Some win it quickly. Magic Johnson won his first as a rookie, as did Bill Russell. Larry Bird won it in his sophomore season.
Some take a bit more time. Michael Jordan won it in his seventh season. Shaquille O'Neal and Wilt Chamberlain in their eighth.
Some take the balance of their careers. Kevin Garnett had to wait until his 13th season. Clyde Drexler until his 12th.
But all of them have hoisted the Larry O'Brien NBA Championship Trophy.
For LeBron James, an NBA world championship is perhaps the only major accomplishment -- other than winning the NBA MVP award -- that the 23-year-old has yet to achieve.
Entering his sixth season, LeBron has won a scoring title, an Olympic gold medal, a conference title and, somewhere way back in the yellowing pages of history, the 2004 Rookie of the Year award.
It's been repeated again and again, but it bears yet another mention: LeBron was the most-hyped, most-ballyhooed basketball player in history at age 18. A cynical public and skeptical media waited for him to fall flat on his face on the biggest stages, to be exposed as an overblown creation of the spotlight. Yet he not only lived up to the hype, he has exceeded it.
Those among us who were waiting for him to turn into Darius Miles would have been amazed if he ended up as good as 2003 NBA Draft classmate Carmelo Anthony, who led Syracuse to a national title in his one year of college ball. Anthony is really good. LeBron is even better. Along with perhaps only Kobe Bryant, he is the talent that could define this generation of professional basketball.
But virtually all great players have the thing LeBron doesn't have yet. They have rings. And as long as LeBron remains beneath the NBA's summit, his equation of greatness won't be total.
It is possible to not win a ring and still be viewed as great. John Stockton and Karl Malone never won an NBA title. Dan Marino never won a Super Bowl and Ted Williams never won a World Series. They're all legends in their sports. But the list of all-time greats without at least one title to their credit is short. Even then, if you think of Malone, Marino, Alex Rodriguez, what is the first thought that normally comes to mind?
"Great? sure. But they've never won the big one."
What does it all mean? As much as we want LeBron to win a title for the city of Cleveland and his hometown of Akron, as much as we want him to live up to his status of "The Chosen One" and end our nearly half-century title drought, this is as much a personal quest for LeBron as it is a quest to win a championship for the region.
As The Plain Dealer's Brian Windhorst wrote on Sunday, in addition to LeBron's place in history, there are very real financial ramifications for LeBron if he remains ringless for the balance of his career.
No matter if he plays in Cleveland, New York, Los Angeles, Memphis or anywhere else, his jersey, and the apparel that carries his name and logo, will continue to lag in sales behind Bryant, Garnett and others who have won rings.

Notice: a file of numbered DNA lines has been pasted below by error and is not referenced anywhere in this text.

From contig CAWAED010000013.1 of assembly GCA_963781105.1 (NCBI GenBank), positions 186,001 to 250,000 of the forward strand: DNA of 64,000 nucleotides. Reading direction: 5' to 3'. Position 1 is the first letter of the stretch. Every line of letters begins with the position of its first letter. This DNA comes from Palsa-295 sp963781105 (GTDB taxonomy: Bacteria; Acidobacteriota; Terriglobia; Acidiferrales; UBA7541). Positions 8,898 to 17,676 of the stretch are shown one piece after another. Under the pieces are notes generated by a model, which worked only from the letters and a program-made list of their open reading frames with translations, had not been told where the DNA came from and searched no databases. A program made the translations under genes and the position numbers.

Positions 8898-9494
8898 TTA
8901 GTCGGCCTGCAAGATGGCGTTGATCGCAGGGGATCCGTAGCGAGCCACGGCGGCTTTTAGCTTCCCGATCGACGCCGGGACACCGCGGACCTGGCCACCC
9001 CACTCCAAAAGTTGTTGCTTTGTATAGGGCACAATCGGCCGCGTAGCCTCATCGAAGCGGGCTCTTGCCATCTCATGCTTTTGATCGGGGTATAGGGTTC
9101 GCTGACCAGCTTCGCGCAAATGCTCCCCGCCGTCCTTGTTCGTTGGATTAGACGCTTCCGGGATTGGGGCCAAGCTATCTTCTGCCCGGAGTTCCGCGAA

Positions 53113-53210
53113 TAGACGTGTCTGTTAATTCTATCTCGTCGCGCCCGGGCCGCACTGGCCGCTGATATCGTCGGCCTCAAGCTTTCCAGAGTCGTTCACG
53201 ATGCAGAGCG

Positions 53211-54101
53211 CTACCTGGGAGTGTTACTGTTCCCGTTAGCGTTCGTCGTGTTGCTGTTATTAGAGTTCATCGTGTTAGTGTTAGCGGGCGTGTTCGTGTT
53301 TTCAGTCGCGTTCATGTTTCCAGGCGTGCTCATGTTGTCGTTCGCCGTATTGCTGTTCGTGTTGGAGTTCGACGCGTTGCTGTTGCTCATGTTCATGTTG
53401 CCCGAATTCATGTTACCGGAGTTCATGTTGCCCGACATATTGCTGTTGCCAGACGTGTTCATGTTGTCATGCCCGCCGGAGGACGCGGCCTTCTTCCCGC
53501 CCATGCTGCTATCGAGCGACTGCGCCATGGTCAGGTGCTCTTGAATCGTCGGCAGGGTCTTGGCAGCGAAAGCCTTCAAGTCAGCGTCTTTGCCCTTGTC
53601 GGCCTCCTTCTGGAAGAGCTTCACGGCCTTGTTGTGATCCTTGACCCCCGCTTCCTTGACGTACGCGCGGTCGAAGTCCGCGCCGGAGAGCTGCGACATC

LeBron has stated that he wants to become a global icon. No matter how much business savvy he has, how many tips he gets from investment guru Warren Buffett, how many individual accolades he collects on the basketball court, the most important ingredient will always be that NBA world championship -- actually, multiple championships if LeBron wants to get in on the conversation for greatest player ever.
Without rings, his talent will be admired, but his image will never be totally embraced outside of Ohio.
But that could all change this year. This season could be the first season of the rest of LeBron's career. Because this is the first year of the LeBron Era that the Cavaliers have a team capable of winning an NBA title.
It would be too harsh to call the Cavs' 2007 NBA Finals appearance a fluke, but it was the product of LeBron's unreal finish to Game 5 against Detroit, Daniel Gibson's Game 6 outburst and the Pistons' regression from title contender to also-ran. It was an upset, and the Spurs proved that in no uncertain terms by demolishing the Cavs in the Finals.
This year, if the Cavs overcome Boston, Detroit, Orlando and whoever else the East throws at them, and advances to their second NBA Finals in three years, it won't be a fluke. And if it's an upset, it will be a mild one.
As it stands, this Cavs team has the talent to beat any team in the East in a playoff series, and might be able to handle the West champ in the Finals depending on the circumstances and who has homecourt advantage. If Danny Ferry can turn Wally Szczerbiak's expiring deal into a meaningful acquisition before the trade deadline in February, the Cavs might even become title favorites.
The pieces are in place now more than they've ever been. For a player with the superlative skills of LeBron, a lack of a supporting cast is no longer a barrier to hardware. It all comes down to desire, how much effort LeBron wants to give through 82 regular season games to set up a high playoff seed and subsequent title run. If LeBron is motivated and can motivate his teammates, and if everyone stays mostly healthy, this might be the best chance Cleveland has had for a title since the Indians of the mid-'90s.
This might also be the year that LeBron turns the corner toward true greatness. The kind that is measured in gold.